Estonia and Hungary have both been forced to reintroduce stringent lockdowns in order to halt the spread of the Covid-19 virus.
Estonia will introduce a total lockdown from March 11 in an attempt to slow the spread of the coronavirus. The lockdown, which will see schools and all retail stores closed, except for those selling medicines, food and other essential items, will be in place for a month. Restaurants will be limited to serving only take-away food.
“The situation is especially critical in Tallinn and northern Estonia where hospitals are under great pressure,” said the country’s prime minister Kaja Kallas in a televised interview.
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“However, the situation is very difficult all over Estonia. That’s why the government has decided to introduce additional restrictions with the aim of reducing contact to a minimum. It is the only way out of this crisis. How fast we can do that depends on everyone’s behaviour.”
Estonia’s government will also move to remote working, holding cabinet meetings online until at least the end of March.
Estonia currently has Europe’s second-highest rate of infection per one million people, at 1,335, behind only Czechia (1,572). Over the past seven days the rate of infection has increased by 74 per cent, driven by the spread of the Covid-19 variant first identified in the United Kingdom.
The good news for Estonians is that the country’s vaccination programme is currently one of the most efficient in Europe: more than 10 per cent of the population have received at least one dose of a vaccine, well ahead of the European Union average and, in emerging Europe, behind only Serbia and Hungary.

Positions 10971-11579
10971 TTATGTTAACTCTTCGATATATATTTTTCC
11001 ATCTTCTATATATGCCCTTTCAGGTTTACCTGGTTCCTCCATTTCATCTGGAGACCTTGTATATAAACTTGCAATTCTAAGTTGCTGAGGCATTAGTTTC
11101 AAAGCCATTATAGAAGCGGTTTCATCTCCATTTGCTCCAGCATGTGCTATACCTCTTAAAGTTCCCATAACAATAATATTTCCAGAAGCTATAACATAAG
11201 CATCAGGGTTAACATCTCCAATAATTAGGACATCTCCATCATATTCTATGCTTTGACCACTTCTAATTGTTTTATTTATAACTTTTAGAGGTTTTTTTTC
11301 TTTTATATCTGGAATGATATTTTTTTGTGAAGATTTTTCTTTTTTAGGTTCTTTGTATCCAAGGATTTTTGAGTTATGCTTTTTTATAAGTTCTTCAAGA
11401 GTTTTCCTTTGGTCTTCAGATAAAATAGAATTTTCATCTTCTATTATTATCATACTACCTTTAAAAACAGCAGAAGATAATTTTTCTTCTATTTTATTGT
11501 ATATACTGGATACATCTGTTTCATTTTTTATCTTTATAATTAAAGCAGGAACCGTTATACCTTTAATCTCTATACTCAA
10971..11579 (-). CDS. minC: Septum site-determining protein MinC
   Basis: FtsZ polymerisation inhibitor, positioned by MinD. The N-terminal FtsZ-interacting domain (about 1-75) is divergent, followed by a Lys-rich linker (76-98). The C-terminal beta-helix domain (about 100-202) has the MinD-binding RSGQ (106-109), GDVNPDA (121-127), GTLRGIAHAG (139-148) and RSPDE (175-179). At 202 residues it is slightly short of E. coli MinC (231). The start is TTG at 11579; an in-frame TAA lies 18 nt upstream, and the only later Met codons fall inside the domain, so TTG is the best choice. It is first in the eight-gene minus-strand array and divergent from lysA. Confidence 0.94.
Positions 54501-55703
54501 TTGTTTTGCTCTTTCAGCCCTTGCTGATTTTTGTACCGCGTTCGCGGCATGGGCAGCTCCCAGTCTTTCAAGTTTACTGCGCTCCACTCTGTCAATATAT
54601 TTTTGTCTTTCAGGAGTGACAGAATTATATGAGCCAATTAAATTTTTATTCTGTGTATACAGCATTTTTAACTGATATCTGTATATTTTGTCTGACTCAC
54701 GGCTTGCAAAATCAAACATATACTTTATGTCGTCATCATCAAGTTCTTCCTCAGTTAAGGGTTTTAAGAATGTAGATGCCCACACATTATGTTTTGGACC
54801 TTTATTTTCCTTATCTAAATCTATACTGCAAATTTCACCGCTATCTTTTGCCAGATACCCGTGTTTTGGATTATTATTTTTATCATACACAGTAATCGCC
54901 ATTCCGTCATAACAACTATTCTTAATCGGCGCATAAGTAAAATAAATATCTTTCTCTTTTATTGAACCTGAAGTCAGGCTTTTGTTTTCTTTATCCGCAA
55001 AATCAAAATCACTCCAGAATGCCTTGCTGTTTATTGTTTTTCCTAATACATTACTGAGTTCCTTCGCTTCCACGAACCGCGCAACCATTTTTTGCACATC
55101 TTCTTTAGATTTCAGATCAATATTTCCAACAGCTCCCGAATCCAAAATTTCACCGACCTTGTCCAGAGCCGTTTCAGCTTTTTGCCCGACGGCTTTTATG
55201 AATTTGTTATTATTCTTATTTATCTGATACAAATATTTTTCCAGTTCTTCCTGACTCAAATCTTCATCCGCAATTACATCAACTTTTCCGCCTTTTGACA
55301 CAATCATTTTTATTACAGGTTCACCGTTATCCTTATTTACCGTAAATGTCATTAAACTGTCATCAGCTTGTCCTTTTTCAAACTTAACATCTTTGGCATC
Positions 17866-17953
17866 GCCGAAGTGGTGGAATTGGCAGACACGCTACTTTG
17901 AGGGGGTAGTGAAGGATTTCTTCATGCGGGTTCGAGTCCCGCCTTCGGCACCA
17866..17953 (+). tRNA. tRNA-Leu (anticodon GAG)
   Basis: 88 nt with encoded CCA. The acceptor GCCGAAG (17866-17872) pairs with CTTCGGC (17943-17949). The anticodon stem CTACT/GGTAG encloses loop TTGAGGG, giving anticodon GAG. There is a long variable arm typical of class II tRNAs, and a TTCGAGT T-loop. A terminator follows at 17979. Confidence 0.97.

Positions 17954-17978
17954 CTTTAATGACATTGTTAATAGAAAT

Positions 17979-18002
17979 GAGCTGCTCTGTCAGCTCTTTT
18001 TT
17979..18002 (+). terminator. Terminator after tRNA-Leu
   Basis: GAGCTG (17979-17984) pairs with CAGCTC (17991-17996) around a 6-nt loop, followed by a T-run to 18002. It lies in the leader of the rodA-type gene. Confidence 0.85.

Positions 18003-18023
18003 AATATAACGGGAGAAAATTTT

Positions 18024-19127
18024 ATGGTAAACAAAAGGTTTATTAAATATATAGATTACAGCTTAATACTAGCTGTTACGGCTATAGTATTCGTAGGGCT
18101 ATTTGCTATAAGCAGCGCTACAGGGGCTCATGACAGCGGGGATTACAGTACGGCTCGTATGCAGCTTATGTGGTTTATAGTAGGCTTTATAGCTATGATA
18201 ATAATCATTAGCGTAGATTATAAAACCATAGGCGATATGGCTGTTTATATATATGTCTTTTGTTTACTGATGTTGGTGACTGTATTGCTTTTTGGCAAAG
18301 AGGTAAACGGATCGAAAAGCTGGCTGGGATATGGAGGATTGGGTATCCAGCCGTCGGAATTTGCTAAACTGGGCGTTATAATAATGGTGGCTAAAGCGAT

In Czechia, Deputy Prime Minister Jan Hamáček said on March 8 that new lockdown measures imposed on March 1 were already beginning to have a positive effect, but that “we have not yet.”
Czechia’s R-number fell to 0.97 on March 8, the first time it has been below one since the beginning of February.
Besides lockdown measures, Czechia has also increased its testing capacity over the past seven days and has ramped up its vaccination programme. However, the number of Czechs who have had at least one dose of a vaccine is still some way behind the EU average.
Czech Prime Minister Andrej Babiš is this week scheduled to meet his Israeli counterpart Benjamin Netanyahu to discuss policies to fight Covid-19. Hungarian Prime Minister Viktor Orbán will also meet with Mr Netanyahu.
Hungary was also forced to impose tough new lockdown measures on March 8 to curb a rise in infections, closing all school and most shops.
With nearly 16,000 confirmed deaths in a country of fewer than 10 million people, Hungary has the eighth worst death rate per one million inhabitants in the world, according to Johns Hopkins University.
“We can see that the third wave is spreading very forcefully, mainly due to (virus) variants,” said Hungar’s chief medical officer Cecilia Muller. “We can’t do anything else now but break the chain of infections.”
Hungary is one of just two EU countries to have approved the Sputnik V Russian-produced vaccine, as well as China’s Sinovac jab. Mr Orbán himself was himself inoculated with the Sinovac vaccine.
However, a report on March 8 revealed that more than 80 per cent of Hungarians to have received a vaccine had been administered with one of the three jabs approved by the EU: Pfizer, Moderna, and AstraZeneca.
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